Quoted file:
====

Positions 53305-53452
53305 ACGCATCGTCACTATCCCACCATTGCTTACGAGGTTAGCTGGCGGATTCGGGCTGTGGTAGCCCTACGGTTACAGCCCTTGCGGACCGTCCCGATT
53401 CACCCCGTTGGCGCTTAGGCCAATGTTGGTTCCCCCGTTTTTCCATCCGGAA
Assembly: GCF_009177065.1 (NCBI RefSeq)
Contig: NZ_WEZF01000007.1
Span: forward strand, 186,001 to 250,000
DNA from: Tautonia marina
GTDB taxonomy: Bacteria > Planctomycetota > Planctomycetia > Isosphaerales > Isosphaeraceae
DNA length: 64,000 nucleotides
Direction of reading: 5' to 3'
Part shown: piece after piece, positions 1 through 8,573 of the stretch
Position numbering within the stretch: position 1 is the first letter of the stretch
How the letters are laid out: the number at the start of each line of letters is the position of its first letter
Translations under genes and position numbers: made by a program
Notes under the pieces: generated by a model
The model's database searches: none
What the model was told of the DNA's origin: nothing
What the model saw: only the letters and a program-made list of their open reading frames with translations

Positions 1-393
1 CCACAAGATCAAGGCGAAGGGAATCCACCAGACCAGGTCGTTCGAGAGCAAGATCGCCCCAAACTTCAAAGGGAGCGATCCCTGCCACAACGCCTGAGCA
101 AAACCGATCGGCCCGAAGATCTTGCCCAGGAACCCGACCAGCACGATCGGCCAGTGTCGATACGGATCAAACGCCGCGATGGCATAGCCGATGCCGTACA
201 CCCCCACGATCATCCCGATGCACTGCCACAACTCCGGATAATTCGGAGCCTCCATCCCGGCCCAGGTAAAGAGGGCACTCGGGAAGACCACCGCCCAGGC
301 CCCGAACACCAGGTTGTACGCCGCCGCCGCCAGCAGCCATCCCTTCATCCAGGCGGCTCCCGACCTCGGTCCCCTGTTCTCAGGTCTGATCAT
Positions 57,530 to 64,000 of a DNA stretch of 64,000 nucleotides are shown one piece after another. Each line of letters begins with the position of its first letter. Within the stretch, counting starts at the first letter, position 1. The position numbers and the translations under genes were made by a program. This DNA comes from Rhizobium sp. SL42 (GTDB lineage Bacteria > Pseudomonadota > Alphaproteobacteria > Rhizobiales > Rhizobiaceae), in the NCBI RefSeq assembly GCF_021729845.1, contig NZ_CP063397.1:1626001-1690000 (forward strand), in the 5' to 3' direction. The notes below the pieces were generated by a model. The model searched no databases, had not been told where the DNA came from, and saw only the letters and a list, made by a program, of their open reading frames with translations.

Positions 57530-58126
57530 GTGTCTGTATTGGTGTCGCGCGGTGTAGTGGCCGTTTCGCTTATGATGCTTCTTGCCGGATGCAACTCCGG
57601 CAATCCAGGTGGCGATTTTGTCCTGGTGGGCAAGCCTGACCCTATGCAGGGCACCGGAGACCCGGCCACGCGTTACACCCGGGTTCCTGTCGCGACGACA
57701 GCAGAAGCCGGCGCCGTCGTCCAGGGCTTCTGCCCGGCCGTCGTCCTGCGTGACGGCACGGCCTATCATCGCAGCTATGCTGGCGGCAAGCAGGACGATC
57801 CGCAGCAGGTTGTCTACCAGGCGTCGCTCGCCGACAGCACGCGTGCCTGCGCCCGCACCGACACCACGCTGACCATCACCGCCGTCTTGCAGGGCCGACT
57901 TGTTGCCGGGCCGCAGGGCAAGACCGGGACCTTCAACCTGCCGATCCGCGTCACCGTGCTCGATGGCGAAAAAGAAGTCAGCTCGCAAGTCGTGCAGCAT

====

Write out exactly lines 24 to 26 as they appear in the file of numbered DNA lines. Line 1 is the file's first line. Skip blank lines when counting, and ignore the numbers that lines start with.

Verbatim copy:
Positions 57,530 to 64,000 of a DNA stretch of 64,000 nucleotides are shown one piece after another. Each line of letters begins with the position of its first letter. Within the stretch, counting starts at the first letter, position 1. The position numbers and the translations under genes were made by a program. This DNA comes from Rhizobium sp. SL42 (GTDB lineage Bacteria > Pseudomonadota > Alphaproteobacteria > Rhizobiales > Rhizobiaceae), in the NCBI RefSeq assembly GCF_021729845.1, contig NZ_CP063397.1:1626001-1690000 (forward strand), in the 5' to 3' direction. The notes below the pieces were generated by a model. The model searched no databases, had not been told where the DNA came from, and saw only the letters and a list, made by a program, of their open reading frames with translations.

Positions 57530-58126
57530 GTGTCTGTATTGGTGTCGCGCGGTGTAGTGGCCGTTTCGCTTATGATGCTTCTTGCCGGATGCAACTCCGG